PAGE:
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SONA 2024: Minority Chastises Akufo-Addo For Failing To Talk About Unemployment3 min read

SONA 2024: Minority Chastises Akufo-Addo For Failing To Talk About Unemployment<span class="wtr-time-wrap after-title"><span class="wtr-time-number">3</span> min read</span>

The Minority Leader Dr Cassiel Ato Forson has criticised President Akufo-Addo for not outlining measures to curb unemployment in the State of the Nation address he delivered to Parliament on Tuesday February 27.

He noted that unemployment is at a critical challenge facing Ghanaians, yet the President was silent on how to address it.

His comments come after Majority Leader Alexander Afenyo-Markin said that his side of the House was prepared to debate the Minority on the State of the Nation Address delivered by the President.

He said this while moving a motion for the debate to be scheduled for Wednesday.

“We are ready to debate Mr President’s message, considering the situation we find ourselves as a country, we are ready to debate this message now. However as has been the practice, members will want to prepare, I noticed the Minority Leader was writing his notes.

“We will face him with optimism and remind him of the lamentations of 2014 and 2015.”

He further asked the Minority Leader Dr Cassiel Ato Forson to second the motion to debate the address on Wednesday, he said.

Dr Forson, after criticising the president said  “I second the motion.”

The speaker, Alban Bagbin accordingly adjourned the sitting to Wednesday February 28 after the ‘eyes’ won the voice vote for adjournment.

President Nana Addo Dankwa Akufo-Addo among other things, stated that the 1992 Constitution has entrusted executive powers into the hands of the president.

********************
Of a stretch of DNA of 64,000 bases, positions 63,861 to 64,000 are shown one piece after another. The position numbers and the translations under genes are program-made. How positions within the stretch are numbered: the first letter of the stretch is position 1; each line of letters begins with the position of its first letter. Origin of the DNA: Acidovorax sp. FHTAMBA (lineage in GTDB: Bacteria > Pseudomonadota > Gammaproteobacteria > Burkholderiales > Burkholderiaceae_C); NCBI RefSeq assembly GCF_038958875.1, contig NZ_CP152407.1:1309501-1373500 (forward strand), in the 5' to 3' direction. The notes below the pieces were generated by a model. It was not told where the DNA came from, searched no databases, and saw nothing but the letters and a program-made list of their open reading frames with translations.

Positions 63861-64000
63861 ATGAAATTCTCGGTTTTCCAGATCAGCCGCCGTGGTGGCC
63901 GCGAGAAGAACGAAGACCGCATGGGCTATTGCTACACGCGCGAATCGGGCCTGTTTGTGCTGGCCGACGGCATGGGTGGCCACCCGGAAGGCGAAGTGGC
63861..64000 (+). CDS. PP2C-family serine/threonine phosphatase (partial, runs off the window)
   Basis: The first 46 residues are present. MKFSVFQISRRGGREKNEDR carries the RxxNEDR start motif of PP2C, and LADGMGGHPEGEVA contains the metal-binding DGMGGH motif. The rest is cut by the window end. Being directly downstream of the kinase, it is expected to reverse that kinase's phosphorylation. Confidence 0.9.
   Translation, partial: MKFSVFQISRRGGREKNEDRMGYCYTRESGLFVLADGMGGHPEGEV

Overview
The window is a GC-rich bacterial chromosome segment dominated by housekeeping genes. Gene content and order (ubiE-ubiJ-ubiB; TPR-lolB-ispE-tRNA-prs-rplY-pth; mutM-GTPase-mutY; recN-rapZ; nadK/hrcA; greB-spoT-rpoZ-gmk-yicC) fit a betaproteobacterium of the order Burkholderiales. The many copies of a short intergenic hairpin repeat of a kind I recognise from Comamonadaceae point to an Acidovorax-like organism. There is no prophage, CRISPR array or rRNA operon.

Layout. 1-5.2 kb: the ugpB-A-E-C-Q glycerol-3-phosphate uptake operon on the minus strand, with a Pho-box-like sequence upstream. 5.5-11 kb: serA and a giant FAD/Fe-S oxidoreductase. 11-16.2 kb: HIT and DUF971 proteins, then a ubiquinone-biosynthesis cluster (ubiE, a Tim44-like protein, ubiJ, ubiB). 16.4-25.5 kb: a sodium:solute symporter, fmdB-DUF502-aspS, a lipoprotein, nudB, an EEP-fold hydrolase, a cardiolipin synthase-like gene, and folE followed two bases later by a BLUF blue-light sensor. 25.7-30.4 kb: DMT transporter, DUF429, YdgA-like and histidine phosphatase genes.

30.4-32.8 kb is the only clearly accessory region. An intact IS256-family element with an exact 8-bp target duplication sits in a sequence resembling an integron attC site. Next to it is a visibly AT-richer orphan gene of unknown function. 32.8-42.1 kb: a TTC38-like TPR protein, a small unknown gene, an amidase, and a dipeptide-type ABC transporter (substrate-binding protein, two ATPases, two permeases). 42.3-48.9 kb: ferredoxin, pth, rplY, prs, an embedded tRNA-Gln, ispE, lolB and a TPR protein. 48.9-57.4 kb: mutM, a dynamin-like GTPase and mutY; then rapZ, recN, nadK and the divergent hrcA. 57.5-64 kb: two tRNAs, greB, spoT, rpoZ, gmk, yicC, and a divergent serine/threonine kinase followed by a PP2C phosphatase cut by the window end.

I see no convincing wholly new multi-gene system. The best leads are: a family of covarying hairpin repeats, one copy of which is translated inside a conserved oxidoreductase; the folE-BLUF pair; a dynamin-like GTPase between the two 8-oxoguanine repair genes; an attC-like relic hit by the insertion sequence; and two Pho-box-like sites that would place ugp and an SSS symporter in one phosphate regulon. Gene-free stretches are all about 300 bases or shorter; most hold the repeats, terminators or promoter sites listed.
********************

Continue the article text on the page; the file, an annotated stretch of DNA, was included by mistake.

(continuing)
To that end, he said “the buck stops with the president. He or she takes the blame for the challenges.”

President Akufo-Addo said this while delivering the State of the Nation address in Parliament on Tuesday, February 27.

He stressed that the president takes the blame for all the challenges the country is facing.

He said “The president and his appointees are not universally loved, and it will be strange and unproductive if they were. It is probably worthwhile making what I consider to be important observations at this stage on some of the issues in our public discourse, in the lead up to the elections for a new President.

“Under the Constitution, the executive power of the state is vested in the President of the Republic. He or she is the Executive. There is no ambiguity about where the buck stops, when it comes to responsibility for what happens in the government. It stops with the
President, he or she has ultimate responsibility. It would be an unwise President that would pretend to have all the answers, and refuse the advice of his officials, but the fact remains that the President holds the executive power.

“The Cabinet, the Ministers of State all act in an advisory manner. Of course, a member of the government might take an idea, be it generated by the President or the official or a committee, and turn it into a huge success, and the honours would be claimed or shared where public perception falls. But, ultimately, the President is responsible, and, therefore, takes the credit or the blame for whatever happens in his or her government.
Let me make a second point. The programmes that come from the Executive benefit from the rigorous public examination and debates to which they are subjected.”

His comments come at a time when Vice President Dr Mahamudu Bawumia said that the Economic Management Team (EMT) which he heads does not have decision-making powers.

Dr Bawumia said the EMT only advised the cabinet.

As head of the EMT, he had been blamed for the economic challenges that Ghana is facing.

But delivering his address at the University of Professional Studies, Accra (UPSA) on Wednesday, February 7, Dr Bawumia said “Thankfully, I was appointed as chair of the EMT, as a sub-committee to Cabinet we do not have decision-making powers, but I am very proud of the quality of advice we have been providing over the years to Cabinet.

“As vice president, I was asked by the president to assist in solving the problems that were inhibiting the economy. my approach was to help formalize the economy through digitalization as stated in our 2016 manifesto,” he explained.